I started my role as Head of Division at the German Embassy in Beijing on 1 March 2016. This is actually my fourth posting abroad – I worked at the International Monetary Fund in Washington, D.C., between 1994 and 1996; at the German Embassy in Tokyo from 1999 to 2002, and at the German Embassy in Beijing from 2005 to 2008.

My wife is a teacher and we have three children, which is why we always chose locations with German schools. Our children also really benefited from going to school in East Asia. The schools there receive excellent funding and offer small class sizes, which generally makes for a good learning environment.

I have a strong interest in East Asia. My master’s dissertation focused on Japan’s economic development in the wake of World War II. I also travelled to China twice for extended stays during my studies. And it hasn’t lost its appeal since. The whole region – especially China – has developed at a breathtaking pace. During my postings there, I was able to experience the transformation up close, as it happened.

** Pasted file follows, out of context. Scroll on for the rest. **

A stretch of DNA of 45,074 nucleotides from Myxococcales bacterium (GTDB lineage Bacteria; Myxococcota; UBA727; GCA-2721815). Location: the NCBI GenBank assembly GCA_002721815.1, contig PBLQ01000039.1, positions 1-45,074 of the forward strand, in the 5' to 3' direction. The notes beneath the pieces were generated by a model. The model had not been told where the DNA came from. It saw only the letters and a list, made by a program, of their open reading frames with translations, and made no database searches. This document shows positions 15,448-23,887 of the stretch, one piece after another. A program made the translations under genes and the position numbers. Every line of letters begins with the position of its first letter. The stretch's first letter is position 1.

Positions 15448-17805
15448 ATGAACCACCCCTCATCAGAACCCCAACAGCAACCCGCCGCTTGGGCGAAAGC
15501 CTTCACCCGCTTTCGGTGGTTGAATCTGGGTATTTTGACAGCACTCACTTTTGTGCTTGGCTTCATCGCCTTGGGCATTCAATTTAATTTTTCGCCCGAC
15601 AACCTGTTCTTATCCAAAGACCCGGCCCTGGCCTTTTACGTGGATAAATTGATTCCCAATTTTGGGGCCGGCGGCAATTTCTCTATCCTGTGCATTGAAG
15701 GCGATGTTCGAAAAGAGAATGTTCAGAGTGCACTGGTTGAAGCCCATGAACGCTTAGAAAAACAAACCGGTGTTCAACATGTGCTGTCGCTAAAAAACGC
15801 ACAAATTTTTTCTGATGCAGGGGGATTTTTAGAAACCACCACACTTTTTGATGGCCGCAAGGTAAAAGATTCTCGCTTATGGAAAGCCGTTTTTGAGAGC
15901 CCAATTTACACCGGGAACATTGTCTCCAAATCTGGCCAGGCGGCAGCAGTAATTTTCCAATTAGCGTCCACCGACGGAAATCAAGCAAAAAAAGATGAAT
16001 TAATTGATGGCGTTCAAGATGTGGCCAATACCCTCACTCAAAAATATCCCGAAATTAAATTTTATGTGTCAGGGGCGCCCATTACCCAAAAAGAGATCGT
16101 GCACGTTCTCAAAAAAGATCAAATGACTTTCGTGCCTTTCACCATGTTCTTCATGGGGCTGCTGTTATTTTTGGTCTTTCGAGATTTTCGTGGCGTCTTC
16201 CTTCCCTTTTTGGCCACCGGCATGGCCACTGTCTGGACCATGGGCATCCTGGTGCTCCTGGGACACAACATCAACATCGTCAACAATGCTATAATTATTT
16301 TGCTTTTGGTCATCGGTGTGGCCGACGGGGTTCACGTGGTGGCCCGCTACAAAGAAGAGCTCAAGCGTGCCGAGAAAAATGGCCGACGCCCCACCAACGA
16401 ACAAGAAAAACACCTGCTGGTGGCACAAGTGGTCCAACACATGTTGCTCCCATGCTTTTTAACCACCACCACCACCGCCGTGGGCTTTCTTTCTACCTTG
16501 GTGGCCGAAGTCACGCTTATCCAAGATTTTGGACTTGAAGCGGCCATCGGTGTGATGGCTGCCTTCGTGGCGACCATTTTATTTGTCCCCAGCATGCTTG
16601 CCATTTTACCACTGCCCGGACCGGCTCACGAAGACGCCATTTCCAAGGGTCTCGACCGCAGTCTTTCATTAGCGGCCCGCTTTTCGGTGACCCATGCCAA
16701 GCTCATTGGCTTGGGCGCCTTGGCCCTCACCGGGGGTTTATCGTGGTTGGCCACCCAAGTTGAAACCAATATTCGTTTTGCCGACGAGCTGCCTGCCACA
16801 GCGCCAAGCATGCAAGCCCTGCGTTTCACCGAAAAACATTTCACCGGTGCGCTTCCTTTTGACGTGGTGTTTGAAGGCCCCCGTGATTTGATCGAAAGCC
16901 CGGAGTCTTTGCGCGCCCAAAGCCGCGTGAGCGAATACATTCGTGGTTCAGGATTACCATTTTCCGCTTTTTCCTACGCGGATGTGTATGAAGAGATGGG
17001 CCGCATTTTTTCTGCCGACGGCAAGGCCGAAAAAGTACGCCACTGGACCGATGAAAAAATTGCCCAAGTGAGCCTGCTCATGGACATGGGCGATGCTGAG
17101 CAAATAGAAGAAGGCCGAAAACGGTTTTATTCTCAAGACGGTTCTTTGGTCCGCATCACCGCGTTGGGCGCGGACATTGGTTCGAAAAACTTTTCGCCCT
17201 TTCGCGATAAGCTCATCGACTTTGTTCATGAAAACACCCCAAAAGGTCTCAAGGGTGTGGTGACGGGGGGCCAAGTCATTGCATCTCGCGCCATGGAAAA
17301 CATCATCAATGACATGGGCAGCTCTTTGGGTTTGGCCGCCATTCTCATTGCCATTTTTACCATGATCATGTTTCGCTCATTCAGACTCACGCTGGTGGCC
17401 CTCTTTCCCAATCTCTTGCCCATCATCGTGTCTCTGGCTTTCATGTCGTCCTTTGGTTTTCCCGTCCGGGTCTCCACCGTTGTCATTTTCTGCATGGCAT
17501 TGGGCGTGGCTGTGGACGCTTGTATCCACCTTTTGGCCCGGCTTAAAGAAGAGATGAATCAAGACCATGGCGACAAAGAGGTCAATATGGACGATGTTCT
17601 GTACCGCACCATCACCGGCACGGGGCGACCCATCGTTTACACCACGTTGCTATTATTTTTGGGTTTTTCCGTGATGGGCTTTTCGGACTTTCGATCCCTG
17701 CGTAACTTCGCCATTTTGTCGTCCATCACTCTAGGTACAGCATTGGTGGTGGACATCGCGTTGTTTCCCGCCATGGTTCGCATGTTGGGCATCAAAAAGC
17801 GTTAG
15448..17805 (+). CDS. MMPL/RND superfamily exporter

Once all three of our children had finished school and left for university, we began wondering whether to stay in Berlin, or whether to embark on further travels. The decision was easily made, especially given that moving to Beijing fits in really well with my current responsibilities at work. At the Finance Ministry, I’d been responsible the negotiations that preceded the establishment of the Asian Infrastructure Investment Bank (AIIB) since 2015. The AIIB opened its doors in January 2016. So I know all the key texts and the history of the negotiations leading up the AIIB’s founding. It all really came together, and becoming one of the AIIB's Executive Directors was the obvious next step.

The German Embassy in Beijing is very organised. While I was still back in Germany, I received an e-mail full of useful information, including a list of German-speaking estate agents and their contact details. That made communication so much easier. Most importantly, it helped us avoid misunderstandings – the legal frameworks governing the property market are so different in China and Germany. And that’s how we were able to find a lovely flat that’s only 20 minutes by foot from the Embassy. There are a lot of shops and good restaurants in our area, and there are also a number of German doctors in Beijing. We enjoy roughly the same standard of living here as we did in Germany.